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The People v. Steven James Sebeni

October 2, 2012


(Super. Ct. No. SF113481A)

The opinion of the court was delivered by: Blease , Acting P. J.

P. v. Sebeni CA3


California Rules of Court, rule 8.1115(a), prohibits courts and parties from citing or relying on opinions not certified for publication or ordered published, except as specified by rule 8.1115(b). This opinion has not been certified for publication or ordered published for purposes of rule 8.1115.

Defendant Steven James Sebeni pled no contest to diversion of funds (Pen. Code, § 484b)*fn1 and contracting without a license, a misdemeanor (Bus. & Prof. Code, § 7028). The trial court reduced the diversion of funds count to a misdemeanor (§ 17) and placed defendant on three years' informal probation with a condition that he serve 60 days in county jail.

The People appeal, contending the trial court violated the plea agreement and improperly reduced the victim restitution award to zero. We vacate the sentence and remand for resentencing.


The facts of defendant's crimes, as ascertained from the factual basis of his plea, are as follows: On January 25, 2006, Ricardo Unzueta entered into a written contract with defendant to remodel Unzueta's home. Unzueta paid defendant $25,000 but defendant did not do the work and diverted the money for some other use. Defendant was not a licensed contractor.

The terms of defendant's plea agreement were announced at the plea colloquy on November 17, 2010. Defense counsel stated: "It's my understanding that [defendant] would be pleading guilty to Count I, which is a 484[b], as a felony, and Count IV, which is a misdemeanor, [Business and Professions] Code Section 7028. And then there's a -- essentially a graduated payment schedule. And with that, various levels of incarceration."

The trial court explained the terms of the agreement to defendant: "And the bottom line will be we'll continue your matter for three separate occasions for a sentencing to give you an opportunity to try to make restitution. [¶] If you pay no restitution, it will be a felony local 180 days. [¶] If you pay $5,000, it will be 120 days. [¶] Fifteen, though, will be 60 days. [¶] And the total, $25,000, will be a misdemeanor, 60 days." In addition, defendant would be placed on probation and could serve the jail time in an alternative program.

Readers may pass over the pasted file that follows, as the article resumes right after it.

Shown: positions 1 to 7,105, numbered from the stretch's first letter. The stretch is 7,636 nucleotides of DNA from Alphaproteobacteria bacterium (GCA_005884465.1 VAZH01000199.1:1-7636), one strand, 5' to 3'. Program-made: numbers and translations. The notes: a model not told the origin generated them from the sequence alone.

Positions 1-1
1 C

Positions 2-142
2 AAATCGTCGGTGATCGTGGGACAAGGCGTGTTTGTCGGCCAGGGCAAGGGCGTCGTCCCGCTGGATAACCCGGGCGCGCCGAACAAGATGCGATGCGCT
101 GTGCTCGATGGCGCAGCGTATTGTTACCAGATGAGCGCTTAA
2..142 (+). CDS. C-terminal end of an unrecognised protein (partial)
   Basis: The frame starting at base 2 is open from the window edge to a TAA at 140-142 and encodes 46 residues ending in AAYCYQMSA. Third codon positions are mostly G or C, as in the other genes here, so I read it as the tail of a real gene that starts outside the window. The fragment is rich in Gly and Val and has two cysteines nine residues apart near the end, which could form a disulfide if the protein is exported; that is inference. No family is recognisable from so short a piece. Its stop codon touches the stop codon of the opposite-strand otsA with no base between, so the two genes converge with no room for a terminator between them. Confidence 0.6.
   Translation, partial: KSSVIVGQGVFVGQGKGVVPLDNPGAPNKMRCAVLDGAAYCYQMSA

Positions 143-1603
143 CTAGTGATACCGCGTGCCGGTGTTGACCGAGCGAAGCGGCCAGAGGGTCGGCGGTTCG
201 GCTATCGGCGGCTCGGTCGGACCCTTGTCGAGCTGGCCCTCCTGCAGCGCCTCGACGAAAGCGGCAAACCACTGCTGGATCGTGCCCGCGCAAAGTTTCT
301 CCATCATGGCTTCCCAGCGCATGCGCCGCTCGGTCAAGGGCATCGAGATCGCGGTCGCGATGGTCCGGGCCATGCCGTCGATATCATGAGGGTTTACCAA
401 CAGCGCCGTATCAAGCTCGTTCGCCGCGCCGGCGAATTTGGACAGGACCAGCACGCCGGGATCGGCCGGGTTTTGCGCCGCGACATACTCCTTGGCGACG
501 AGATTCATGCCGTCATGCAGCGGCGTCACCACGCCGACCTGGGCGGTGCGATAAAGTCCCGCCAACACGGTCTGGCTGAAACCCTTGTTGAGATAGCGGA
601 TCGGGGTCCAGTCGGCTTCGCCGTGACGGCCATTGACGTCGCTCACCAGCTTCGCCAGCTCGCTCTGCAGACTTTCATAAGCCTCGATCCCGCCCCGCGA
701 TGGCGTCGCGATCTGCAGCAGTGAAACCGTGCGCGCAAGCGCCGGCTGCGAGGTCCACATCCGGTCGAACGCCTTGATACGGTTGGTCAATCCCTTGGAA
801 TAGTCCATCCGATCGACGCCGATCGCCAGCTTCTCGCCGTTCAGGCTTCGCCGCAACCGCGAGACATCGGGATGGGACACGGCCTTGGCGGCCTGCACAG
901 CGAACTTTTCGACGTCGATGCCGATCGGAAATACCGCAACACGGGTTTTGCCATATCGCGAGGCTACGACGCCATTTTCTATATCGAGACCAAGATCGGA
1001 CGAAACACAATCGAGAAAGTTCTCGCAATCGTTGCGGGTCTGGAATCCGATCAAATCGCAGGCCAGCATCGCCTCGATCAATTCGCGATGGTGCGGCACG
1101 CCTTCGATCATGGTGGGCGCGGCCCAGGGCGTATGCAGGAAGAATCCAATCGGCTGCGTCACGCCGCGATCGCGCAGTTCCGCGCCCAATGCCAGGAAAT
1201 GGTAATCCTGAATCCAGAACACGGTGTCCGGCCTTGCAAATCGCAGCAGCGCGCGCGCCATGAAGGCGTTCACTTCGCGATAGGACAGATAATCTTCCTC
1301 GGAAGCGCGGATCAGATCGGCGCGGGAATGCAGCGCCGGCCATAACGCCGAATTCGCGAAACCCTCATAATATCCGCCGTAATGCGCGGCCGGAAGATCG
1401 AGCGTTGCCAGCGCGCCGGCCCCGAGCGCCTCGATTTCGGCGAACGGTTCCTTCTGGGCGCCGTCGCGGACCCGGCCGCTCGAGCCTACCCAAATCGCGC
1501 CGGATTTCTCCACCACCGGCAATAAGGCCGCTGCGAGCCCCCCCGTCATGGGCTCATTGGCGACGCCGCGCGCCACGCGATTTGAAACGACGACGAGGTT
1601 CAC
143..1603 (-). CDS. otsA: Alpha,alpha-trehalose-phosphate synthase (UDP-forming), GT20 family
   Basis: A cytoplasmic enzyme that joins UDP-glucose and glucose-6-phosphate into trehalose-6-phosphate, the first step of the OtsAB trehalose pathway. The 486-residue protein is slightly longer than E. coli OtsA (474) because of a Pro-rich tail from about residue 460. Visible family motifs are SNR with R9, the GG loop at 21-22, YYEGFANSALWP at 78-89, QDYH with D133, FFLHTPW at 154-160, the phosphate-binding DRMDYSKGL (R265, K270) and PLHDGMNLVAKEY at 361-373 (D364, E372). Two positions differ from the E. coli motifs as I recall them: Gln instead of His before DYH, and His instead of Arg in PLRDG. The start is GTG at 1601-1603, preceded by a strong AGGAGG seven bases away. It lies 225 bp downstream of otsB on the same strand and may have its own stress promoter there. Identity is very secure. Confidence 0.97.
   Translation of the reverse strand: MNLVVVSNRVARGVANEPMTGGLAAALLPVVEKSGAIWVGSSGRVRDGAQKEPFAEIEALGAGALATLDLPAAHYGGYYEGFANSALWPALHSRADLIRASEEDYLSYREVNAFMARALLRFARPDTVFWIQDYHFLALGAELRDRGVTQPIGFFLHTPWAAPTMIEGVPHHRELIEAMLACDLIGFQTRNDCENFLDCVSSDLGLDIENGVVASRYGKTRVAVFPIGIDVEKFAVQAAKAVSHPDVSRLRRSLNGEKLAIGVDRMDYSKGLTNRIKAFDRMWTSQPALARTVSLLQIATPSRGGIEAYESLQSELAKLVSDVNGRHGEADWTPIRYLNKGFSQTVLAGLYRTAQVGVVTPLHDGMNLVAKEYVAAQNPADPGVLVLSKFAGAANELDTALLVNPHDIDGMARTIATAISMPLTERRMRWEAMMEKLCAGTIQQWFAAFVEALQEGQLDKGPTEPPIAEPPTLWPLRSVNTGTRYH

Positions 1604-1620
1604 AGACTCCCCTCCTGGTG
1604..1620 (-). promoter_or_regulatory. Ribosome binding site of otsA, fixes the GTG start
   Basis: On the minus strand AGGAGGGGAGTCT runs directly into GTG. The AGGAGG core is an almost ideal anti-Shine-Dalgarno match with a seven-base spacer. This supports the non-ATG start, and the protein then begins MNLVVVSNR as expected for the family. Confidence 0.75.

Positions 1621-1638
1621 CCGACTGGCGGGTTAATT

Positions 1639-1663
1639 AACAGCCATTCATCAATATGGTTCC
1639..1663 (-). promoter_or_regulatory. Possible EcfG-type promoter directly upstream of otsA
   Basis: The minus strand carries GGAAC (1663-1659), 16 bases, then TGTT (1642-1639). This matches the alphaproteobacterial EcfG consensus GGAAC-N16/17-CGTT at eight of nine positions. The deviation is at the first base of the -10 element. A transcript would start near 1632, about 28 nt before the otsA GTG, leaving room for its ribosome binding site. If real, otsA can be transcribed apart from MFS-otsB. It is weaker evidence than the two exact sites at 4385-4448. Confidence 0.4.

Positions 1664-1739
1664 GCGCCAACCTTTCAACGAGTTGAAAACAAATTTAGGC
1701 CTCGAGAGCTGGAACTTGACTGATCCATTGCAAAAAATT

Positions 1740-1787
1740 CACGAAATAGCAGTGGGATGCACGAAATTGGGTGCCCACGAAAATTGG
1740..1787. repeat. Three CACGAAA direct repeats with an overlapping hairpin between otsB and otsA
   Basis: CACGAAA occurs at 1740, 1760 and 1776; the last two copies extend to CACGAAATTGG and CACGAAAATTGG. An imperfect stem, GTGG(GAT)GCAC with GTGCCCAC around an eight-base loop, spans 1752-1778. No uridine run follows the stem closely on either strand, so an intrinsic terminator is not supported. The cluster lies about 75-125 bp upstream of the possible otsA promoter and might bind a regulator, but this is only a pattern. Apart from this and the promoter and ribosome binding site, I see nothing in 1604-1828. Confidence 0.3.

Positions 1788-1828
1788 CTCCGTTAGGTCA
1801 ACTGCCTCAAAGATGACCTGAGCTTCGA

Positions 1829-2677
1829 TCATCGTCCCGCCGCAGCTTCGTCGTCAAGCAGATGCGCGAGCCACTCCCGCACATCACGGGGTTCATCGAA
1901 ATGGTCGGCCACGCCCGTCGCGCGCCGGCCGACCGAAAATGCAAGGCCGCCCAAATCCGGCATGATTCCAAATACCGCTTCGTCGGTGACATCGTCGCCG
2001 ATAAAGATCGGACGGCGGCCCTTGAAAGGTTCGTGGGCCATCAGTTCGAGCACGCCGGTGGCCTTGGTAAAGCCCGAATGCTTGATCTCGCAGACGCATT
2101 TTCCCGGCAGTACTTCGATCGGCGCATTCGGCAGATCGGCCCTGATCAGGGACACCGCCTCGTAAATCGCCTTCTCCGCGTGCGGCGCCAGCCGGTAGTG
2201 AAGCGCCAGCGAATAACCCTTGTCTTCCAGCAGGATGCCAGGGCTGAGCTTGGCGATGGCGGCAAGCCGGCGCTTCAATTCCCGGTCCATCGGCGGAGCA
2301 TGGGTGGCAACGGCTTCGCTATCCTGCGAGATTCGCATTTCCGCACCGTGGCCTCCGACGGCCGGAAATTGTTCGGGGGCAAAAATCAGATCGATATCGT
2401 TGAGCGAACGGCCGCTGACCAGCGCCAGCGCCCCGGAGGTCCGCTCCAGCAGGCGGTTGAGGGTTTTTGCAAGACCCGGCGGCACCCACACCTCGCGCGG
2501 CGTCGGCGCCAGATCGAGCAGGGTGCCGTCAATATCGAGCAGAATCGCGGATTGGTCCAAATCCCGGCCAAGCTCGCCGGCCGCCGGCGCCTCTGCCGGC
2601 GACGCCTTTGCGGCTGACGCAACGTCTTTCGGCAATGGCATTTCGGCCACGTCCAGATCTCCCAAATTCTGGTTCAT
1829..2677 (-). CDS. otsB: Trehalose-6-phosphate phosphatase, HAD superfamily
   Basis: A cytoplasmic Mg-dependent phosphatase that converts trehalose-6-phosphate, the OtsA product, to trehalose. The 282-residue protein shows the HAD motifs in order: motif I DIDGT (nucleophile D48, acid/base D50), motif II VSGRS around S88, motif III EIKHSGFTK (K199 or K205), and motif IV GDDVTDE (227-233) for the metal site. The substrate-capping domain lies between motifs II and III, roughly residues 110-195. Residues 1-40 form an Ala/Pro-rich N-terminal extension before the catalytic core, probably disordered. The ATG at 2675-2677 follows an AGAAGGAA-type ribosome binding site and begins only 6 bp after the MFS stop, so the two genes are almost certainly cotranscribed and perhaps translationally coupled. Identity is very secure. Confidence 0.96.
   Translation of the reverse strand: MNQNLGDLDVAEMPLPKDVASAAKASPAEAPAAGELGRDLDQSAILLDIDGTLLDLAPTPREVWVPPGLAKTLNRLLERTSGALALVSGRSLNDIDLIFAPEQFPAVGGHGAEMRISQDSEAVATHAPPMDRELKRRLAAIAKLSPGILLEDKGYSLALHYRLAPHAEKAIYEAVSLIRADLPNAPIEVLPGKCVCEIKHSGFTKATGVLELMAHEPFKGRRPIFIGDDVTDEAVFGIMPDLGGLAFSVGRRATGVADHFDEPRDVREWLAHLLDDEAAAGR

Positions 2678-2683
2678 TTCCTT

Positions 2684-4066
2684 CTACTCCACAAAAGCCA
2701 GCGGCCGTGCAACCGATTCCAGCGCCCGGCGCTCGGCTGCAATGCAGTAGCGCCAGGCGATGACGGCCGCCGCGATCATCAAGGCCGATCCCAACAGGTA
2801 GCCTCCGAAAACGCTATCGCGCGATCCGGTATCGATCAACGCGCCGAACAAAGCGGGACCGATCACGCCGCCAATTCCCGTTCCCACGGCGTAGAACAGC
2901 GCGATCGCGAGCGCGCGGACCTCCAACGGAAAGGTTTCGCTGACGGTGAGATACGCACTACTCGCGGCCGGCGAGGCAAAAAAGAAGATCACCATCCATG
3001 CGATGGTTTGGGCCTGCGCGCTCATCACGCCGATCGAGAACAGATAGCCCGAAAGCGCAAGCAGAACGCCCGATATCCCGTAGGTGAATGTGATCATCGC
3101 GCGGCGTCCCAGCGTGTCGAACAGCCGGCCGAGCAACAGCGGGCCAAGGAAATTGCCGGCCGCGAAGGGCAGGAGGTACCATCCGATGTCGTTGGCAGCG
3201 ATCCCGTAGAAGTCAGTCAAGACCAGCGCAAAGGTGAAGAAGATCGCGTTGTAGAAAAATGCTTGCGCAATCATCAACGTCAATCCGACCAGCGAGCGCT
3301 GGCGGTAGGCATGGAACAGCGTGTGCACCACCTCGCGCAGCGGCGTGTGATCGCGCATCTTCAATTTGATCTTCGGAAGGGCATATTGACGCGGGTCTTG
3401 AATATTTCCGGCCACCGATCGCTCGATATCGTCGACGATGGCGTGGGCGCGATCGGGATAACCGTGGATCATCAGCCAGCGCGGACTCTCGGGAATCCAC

The court continued sentencing until May 18, 2012, with two interim dates before then. If defendant failed to pay on either of the interim dates, then the trial court could sentence him at that time, but if defendant continued to pay restitution, then the court would delay sentencing until May 18. The trial court set the two interim dates as January 21, 2011, and September 22, 2011.

Defense counsel asked to address one more matter, "the form of the payment." Counsel said: "we had mentioned this recently. But it's my understanding that it should be in the form of a cashier's check, written out to the victim's name. [¶] Is that correct, . . . , that he bring this to court that day?" [¶] And then I understood that [the prosecutor] may have the -- the victim here in court that day so it could be handed directly to him, because the DA's office doesn't want to be involved in -- in holding onto that money." The prosecutor said "[w]ell, that -- that's right, yeah[,]" and "[t]hat's what we try to do." The prosecutor then dismissed the charges and the hearing concluded.

On July 20, 2011, defendant filed a motion to withdraw the plea on the grounds that the victim was unavailable to receive the restitution payments. The motion asserted the victim was not present for the receipt of the first installment payment, January 21, 2011, "allegedly because the People forgot to notify him that he was to be present." Defendant brought cash that day which was placed in defense counsel's trust account. On February 18, 2011, the People informed defense counsel that they could not find the victim. The People were given until March 4, 2011, to find the victim, which was later extended to March 30 and then June 28. The matter was set for this motion once it became clear that the People could not find the victim.

The People's reply asserted the victim's unavailability was not anticipated by either party at the time of the plea. According to the People, defendant had only $1,600 of $5,000 he agreed to have on the day for the first payment. The People tried to contact the victim on multiple occasions, but to no avail. The victim had been in contact with law enforcement officials from the time of his initial complaint in late 2006 or early 2007 until the date for defendant's first installment payment in January 2011. The People argued that defendant had not established good cause for withdrawal of his plea and asserted the bargain should be "fairly enforce[d]" by requiring defendant to pay restitution to ...

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